1 day 0.8537 0.9623 0.9413 0.8537 0.9623 0.9413 0.8732 1.1662 1.0791
2 days 0.9572 0.9135 0.8824 0.9572 0.9135 0.8824 0.9644 1.072 1.0382
3 days 0.9999 0.9192 0.8936 0.9999 0.9192 0.8936 0.9862 1.0403 1.0218
4 days 0.9817 0.9253 0.9096 0.9817 0.9253 0.9096 0.9956 1.0257 1.0137
5 days 0.9942 0.8835 0.906 0.9942 0.8835 0.906 0.9953 1.0203 1.0097
6 days 1.0377 0.8613 0.8312 1.0377 0.8613 0.8312 1.0182 1.0158 1.0091
7 days 1.0357 0.8662 0.8456 1.0357 0.8662 0.8456 1.0188 1.0114 1.0064
8 days 1.0211 0.9059 0.8885 1.0211 0.9059 0.8885 1.0139 1.0066 1.0038
9 days 1.0465 0.9514 0.9519 1.0465 0.9514 0.9519 1.0003 1.0029 1.0015
10 days 1 1 1 1 1 1 1 1 1
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gent movements from value within 60 minutes docu-
mented by negative values for the price adjustment coef-
ficients. For intervals of more than one hour there is a
lagged process of incorporation of the new information
in the stock prices and the average coefficient is positive,
going from 0.210 in the 60 minutes interval to 0.986 for
the three-day returns. Last, in all cases the adjustment of
security prices is almost completed between three and
five days of trading, this is true for the index and the fu-
tures but also for every single stock.
The results in Table 1 are consistent with a market
that adjusts slowly to new information, in agreement
with the findings in Damodaran [9], Patell-Wolfson [3],
and Hasbrouck-Lo [4] even if the adjustment process is
not “linear”, as it may result in very short term over-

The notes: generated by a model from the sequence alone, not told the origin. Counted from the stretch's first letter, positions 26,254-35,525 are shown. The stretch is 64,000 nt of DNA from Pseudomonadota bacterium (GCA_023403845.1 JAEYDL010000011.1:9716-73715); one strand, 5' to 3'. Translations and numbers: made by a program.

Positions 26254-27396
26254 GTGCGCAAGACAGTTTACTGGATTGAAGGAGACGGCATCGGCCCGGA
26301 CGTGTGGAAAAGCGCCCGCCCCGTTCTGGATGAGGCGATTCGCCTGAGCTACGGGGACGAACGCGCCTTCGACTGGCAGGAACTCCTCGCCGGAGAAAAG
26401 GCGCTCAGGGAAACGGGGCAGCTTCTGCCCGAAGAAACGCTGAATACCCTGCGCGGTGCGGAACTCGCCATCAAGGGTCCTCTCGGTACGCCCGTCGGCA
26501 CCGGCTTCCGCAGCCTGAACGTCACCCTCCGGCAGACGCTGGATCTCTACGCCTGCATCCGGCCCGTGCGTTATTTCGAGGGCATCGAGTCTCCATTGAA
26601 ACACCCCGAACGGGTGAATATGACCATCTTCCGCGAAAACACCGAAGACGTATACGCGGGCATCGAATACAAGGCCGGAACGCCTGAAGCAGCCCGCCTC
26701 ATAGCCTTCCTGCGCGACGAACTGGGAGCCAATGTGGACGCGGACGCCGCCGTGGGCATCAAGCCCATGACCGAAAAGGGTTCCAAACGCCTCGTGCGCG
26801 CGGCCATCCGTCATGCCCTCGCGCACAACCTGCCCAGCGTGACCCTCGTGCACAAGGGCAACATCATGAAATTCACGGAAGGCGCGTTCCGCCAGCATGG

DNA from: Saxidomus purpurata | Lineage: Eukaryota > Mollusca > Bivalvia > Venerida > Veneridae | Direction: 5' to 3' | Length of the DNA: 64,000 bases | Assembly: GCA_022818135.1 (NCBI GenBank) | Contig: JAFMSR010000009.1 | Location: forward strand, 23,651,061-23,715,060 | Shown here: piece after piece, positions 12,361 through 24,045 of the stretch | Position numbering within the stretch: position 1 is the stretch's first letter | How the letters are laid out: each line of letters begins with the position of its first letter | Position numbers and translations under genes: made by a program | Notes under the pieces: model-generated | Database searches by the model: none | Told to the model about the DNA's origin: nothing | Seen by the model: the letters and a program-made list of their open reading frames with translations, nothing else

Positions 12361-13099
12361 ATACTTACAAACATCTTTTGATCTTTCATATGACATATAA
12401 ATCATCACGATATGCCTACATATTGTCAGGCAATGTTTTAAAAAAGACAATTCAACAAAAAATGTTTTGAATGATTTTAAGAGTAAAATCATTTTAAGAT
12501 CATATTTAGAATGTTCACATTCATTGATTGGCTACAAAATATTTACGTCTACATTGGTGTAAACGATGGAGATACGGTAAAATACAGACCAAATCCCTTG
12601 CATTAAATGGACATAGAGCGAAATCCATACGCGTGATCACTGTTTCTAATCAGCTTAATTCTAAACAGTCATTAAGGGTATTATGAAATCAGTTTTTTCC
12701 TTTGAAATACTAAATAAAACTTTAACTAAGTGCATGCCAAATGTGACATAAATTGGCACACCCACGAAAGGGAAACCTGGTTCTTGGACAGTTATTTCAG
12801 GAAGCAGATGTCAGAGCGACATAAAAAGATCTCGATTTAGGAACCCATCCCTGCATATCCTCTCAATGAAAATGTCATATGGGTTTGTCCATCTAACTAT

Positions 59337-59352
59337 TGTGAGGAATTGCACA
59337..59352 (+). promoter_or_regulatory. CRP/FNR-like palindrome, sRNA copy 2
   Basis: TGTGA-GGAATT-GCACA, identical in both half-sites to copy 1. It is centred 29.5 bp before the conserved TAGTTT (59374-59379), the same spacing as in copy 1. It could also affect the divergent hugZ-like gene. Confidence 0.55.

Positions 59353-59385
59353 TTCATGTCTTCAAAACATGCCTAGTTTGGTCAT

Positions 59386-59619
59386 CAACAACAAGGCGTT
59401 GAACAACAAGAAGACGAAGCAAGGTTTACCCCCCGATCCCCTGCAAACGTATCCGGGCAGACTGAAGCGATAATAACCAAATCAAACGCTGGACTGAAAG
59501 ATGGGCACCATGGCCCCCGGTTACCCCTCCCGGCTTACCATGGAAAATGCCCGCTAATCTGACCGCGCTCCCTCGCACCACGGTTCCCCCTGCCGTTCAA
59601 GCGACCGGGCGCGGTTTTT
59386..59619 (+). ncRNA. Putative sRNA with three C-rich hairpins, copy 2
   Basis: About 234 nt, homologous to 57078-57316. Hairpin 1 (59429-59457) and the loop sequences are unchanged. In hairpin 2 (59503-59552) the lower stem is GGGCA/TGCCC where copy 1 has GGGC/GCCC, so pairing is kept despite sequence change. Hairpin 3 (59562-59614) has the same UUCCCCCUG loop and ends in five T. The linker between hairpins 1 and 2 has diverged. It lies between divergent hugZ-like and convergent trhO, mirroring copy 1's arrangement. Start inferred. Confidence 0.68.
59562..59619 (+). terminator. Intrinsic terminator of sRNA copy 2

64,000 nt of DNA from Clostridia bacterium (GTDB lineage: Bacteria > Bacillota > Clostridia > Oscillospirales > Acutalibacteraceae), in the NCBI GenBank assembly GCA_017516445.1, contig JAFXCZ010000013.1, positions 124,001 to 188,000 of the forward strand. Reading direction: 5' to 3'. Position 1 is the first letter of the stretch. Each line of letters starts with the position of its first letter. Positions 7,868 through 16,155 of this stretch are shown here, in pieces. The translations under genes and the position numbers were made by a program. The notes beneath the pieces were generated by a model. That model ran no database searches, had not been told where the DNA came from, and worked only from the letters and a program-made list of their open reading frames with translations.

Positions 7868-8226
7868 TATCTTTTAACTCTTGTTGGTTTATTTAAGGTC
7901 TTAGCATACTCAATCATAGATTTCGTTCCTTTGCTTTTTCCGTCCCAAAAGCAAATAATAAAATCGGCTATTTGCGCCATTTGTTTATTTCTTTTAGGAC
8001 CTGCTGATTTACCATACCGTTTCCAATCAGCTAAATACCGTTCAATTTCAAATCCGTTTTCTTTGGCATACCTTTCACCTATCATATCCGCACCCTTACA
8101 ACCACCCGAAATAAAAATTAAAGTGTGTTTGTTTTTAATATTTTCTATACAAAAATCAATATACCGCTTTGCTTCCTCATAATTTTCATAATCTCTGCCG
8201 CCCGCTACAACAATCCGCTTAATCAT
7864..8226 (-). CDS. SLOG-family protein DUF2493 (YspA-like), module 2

shooting and divergence from equilibrium. Very short
here refers to periods on the order of five minutes to few
hours of trading. What about individual firms? Given
that the speed of adjustment is a function of market-wide
and firm-specific information, we should find significant
differences among stocks related for instance to the in-
clusion of a stock in the index, as it is likely that the fu-
tures trading has significant feedback effects on the stock
market, cfr. Tang [15] and Tang-Lui [16]. Size can also
be important, but as the single stocks are included in the
MIB30 on the base of size and trading the effect of this
variable could be intermingled with the previous one. A
similar conclusion is possible for other measures of the
quality and amount of information as volume of trading
or other liquidity proxies. A graphic analysis non in-
cluded here shows the dispersion across securities and
through return intervals for the estimated adjustment
coefficients. We see a rapid incorporation of new infor-
mation in prices for all stocks but it is noteworthy that
the variability in the speed of adjustment is higher as the
measurement interval is lessened. But a careful analysis
of the results shows that there are significant regularities
in the coefficients. Average adjustment coefficients for
firms classified as included for the entire sample period,
never included or partially included in the index of the
30 most important Italian stocks (MIB30) show that the
inclusion in the index seems to be a relevant factor in-
fluencing the measured adjustment coefficients. The
MIB30 stocks display the strongest movements away
from value up to intervals of two hours, while the ad-
justment of the no-index stocks is almost zero in the five
minutes interval but after that converges quickly to one.